Huge win yanks O's back to life

June 16, 1994|By JOHN EISENBERG

This was not just another game. Not just one of 162. Don't you believe it.

The Orioles' 8-4 defeat of the Yankees last night was their biggest win of the season. Period. No doubt about it. Whatever the second biggest is, it isn't even close.

The Orioles were five outs away from a truly shattering loss. Five outs away from coming to the ballpark tonight facing the grim prospect of a four-game Yankees sweep at Camden Yards.

"It was a huge gut-check for us," Jack Voigt said. "Absolutely huge."

The night before, the Yankees had come from behind to win on Lee Smith's blown save in the ninth inning. For the Orioles, it was one of those defeats that sat there in the stomach, that didn't go away easily.

It almost happened again last night.

Orioles starter Jamie Moyer pitched brilliantly, retiring 17 of 18 at one point, but as soon as he left, the Yankees scored twice to take a 4-3 lead in the eighth.

Camden Yards got even quieter than usual. This one was going to hurt. This one was going to make five Yankees wins in the six games between the teams this season, two in a row coming from behind late.

"It was going to be tough," Tim Hulett said.

Would the Orioles begin to doubt that they could beat the Yankees?

"I don't think anyone wants to say it," Hulett said, "but you can get to the point where you feel something like that sometimes."

If the windows in your house rattled sometime after 10 o'clock last night, it was from the powerful sigh blowing out from Camden Yards as the Orioles scored five runs to turn a tough loss into a win that moved them back within two games of the first-place Yankees.

"It was nice to see, particularly because we've had some problems getting the job done in late-game situations this year," Hulett said. "We've kind of made some games exciting and left runners on. Tonight we came through."

At a critical moment.

If you lose three straight games to the team you're trying to catch, at home, in front of sellout crowds, you're just pretending to contend.

Four straight? See you next year.

"I don't want to say this was a season-saver," Hulett said, "but it sure beats losing."

A litany of Orioles came though in the eighth. Rafael Palmeiro started the rally with a one-out single. Cal Ripken worked reliever Bob Wickman for a walk. Leo Gomez delivered a run-scoring double.

"That was the biggest hit," manager Johnny Oates said. "Something to get us going."

After an intentional walk to Harold Baines loaded the bases, Chris Hoiles drove in the go-ahead run with a sacrifice fly to center.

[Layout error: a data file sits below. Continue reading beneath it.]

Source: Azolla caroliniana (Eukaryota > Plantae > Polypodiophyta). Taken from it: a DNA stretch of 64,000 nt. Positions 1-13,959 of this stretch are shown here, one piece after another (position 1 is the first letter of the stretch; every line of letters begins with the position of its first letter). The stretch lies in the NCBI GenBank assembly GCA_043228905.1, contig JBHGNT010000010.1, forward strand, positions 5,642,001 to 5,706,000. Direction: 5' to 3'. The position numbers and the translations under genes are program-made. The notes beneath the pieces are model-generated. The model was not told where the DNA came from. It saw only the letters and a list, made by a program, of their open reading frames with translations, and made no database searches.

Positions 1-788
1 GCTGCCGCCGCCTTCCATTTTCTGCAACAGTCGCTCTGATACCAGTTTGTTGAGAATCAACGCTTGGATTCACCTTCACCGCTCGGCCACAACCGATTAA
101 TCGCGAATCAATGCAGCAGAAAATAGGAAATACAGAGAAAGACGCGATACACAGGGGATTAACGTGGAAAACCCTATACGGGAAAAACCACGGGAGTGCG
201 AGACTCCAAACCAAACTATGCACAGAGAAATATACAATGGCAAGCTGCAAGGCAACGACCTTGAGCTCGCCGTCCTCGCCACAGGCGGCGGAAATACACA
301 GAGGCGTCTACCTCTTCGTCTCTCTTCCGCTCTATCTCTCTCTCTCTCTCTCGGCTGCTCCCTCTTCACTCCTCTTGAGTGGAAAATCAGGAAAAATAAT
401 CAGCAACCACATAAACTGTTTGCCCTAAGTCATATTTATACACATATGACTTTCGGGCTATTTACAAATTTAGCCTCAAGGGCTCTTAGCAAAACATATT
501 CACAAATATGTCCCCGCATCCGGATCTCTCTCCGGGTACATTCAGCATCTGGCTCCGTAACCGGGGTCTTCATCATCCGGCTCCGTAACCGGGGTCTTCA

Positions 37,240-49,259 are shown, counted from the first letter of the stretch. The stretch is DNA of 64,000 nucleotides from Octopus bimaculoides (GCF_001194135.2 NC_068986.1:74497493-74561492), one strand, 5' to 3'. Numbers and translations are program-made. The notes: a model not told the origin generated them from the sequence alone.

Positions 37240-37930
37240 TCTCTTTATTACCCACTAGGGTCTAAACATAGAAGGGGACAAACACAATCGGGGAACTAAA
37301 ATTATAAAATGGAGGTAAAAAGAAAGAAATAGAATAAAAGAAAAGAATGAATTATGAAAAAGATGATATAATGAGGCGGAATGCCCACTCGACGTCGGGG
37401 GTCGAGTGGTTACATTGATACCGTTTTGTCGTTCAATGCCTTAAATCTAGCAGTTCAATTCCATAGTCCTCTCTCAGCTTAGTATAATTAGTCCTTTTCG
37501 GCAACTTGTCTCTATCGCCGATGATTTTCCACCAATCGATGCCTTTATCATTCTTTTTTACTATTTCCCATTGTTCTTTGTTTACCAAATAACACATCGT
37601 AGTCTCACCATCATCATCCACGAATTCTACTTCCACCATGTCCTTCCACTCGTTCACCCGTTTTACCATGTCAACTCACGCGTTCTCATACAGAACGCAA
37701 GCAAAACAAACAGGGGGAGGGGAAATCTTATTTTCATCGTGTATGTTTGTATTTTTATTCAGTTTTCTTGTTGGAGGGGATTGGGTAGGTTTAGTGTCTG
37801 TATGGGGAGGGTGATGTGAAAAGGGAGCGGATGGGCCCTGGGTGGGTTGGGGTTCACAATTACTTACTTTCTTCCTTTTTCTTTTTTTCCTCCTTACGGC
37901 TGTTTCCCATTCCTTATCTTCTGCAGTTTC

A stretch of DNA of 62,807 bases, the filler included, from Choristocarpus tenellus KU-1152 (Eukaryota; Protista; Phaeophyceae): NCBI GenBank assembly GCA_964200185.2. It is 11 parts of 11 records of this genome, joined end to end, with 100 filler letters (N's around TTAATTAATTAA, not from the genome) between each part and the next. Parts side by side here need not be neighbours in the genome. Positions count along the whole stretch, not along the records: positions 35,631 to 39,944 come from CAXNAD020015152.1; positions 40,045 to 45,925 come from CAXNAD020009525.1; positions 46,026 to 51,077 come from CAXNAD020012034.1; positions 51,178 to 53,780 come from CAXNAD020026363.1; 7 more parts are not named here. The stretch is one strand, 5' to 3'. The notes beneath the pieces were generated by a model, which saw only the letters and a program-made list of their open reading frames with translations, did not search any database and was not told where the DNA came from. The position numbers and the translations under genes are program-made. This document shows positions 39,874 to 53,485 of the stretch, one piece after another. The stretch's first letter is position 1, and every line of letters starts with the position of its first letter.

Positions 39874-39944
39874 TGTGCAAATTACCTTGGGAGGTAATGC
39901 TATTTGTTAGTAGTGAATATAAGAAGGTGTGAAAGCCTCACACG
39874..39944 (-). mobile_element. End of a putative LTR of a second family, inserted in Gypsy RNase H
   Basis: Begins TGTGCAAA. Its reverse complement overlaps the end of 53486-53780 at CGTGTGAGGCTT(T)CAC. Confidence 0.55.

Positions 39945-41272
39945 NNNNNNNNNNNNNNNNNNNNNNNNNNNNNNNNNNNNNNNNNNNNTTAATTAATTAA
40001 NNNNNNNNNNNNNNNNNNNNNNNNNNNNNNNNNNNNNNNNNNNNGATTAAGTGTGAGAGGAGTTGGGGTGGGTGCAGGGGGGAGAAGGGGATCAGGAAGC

"That was the biggest hit," Hulett said, "the one that put us ahead."

Hulett, up next, banged a double into the right-field corner, scoring another run to make the lead 6-4.

"That was the biggest hit," Voigt said. "We needed the cushion."

Voigt completed the rally with a ground single into left field, scoring two more runs.

Not the biggest hit.

"But it was good to put them away," Moyer said. "We haven't been scoring at home, for some reason. We really needed something like this."

Indeed. It was the first time this season that the Orioles had come from behind to win a game in their last at-bat. Being kind, the Orioles are somewhat less than clutch this year. They have been outscored 34-18 in the ninth inning.

"We needed this game," Gomez said. "We needed to win like this."

There was a lot of talk afterward about needing to come back and win again tonight to split the series, but let's face it: the only way that this series was going to really matter was if one team swept. Last night's win took the pressure off tonight's game.

As it is, the Orioles will send Mike Mussina to the mound against Jimmy Key tonight to try to pull back within a game of first place. Yes, it's where they were when the series began, but considering where they almost were before the eighth inning last night, that sounds pretty good.

Based on these three games, the two teams are pretty evenly matched. Good pitching. Good defense. But a slim difference can become huge if one team keeps finding a way to win night after night.

"You lose a couple of tough games and you can get down," Gomez said. "Everyone's a lot happier in here now. A whole lot happier."

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